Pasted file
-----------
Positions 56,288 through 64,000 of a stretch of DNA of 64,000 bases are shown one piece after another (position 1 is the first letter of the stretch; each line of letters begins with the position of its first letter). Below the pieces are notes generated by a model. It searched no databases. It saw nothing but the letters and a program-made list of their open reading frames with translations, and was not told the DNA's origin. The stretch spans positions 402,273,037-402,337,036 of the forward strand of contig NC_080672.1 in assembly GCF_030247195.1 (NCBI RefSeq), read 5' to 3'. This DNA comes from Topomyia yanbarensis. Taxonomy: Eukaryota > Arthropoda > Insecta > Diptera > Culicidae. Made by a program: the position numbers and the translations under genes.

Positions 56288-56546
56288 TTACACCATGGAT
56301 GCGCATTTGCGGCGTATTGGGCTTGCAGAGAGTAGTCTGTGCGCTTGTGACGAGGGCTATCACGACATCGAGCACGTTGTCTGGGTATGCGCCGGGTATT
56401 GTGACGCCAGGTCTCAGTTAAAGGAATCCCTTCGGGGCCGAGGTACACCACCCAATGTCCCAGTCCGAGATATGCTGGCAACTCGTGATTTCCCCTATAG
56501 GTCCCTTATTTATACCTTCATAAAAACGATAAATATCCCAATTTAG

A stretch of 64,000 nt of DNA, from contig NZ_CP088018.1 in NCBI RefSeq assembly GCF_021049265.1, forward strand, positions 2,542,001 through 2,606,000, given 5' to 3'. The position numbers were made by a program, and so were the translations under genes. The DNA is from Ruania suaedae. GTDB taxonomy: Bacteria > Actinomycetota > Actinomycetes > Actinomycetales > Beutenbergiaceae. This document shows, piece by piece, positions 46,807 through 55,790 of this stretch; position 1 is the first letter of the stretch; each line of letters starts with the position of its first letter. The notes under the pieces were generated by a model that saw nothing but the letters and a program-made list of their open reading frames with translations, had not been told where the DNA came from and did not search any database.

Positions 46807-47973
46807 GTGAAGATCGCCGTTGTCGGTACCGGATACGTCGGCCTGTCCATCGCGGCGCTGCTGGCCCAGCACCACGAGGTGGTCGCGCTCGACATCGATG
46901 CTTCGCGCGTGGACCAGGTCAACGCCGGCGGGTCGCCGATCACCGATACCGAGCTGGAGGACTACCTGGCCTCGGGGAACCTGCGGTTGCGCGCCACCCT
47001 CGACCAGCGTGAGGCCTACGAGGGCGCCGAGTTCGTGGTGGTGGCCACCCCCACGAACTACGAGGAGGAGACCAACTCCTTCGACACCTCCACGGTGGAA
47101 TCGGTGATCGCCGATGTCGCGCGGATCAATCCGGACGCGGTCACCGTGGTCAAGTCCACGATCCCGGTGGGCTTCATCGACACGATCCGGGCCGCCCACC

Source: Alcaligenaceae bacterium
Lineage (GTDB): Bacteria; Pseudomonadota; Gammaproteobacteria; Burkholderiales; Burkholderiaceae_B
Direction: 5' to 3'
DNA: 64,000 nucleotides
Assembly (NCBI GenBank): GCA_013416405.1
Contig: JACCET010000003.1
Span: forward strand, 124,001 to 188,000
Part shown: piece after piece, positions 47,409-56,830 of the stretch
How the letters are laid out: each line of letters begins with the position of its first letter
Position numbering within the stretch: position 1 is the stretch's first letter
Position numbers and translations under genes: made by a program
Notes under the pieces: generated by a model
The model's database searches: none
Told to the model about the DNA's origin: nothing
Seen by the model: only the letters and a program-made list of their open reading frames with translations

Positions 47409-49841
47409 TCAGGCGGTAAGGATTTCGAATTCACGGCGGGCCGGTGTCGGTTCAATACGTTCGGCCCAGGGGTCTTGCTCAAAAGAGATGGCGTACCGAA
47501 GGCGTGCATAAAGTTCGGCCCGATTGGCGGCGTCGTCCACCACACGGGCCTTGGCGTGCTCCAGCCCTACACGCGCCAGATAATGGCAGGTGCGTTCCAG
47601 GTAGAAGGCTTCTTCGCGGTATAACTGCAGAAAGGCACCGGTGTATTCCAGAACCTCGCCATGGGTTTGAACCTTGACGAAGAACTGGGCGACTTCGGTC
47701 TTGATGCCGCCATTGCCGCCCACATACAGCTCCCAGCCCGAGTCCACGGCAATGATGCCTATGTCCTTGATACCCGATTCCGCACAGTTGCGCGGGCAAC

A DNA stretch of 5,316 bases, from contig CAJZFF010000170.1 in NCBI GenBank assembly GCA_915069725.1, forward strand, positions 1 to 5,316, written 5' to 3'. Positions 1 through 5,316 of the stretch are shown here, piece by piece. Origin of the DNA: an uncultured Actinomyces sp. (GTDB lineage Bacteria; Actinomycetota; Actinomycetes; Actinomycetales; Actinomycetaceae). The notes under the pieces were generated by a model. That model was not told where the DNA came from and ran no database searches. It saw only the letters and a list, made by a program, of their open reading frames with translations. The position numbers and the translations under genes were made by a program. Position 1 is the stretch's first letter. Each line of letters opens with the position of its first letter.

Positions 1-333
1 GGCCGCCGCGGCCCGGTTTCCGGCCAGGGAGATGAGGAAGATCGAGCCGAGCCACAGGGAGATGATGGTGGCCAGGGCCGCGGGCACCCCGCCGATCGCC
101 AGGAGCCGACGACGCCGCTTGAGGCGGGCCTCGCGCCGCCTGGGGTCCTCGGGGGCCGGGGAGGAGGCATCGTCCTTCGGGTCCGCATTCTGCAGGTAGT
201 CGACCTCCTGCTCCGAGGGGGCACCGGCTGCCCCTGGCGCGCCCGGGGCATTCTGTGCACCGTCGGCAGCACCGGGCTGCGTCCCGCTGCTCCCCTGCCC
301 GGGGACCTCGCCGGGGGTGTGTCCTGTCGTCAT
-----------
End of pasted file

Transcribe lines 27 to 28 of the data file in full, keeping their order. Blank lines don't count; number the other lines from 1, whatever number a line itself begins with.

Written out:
Seen by the model: only the letters and a program-made list of their open reading frames with translations

Positions 47409-49841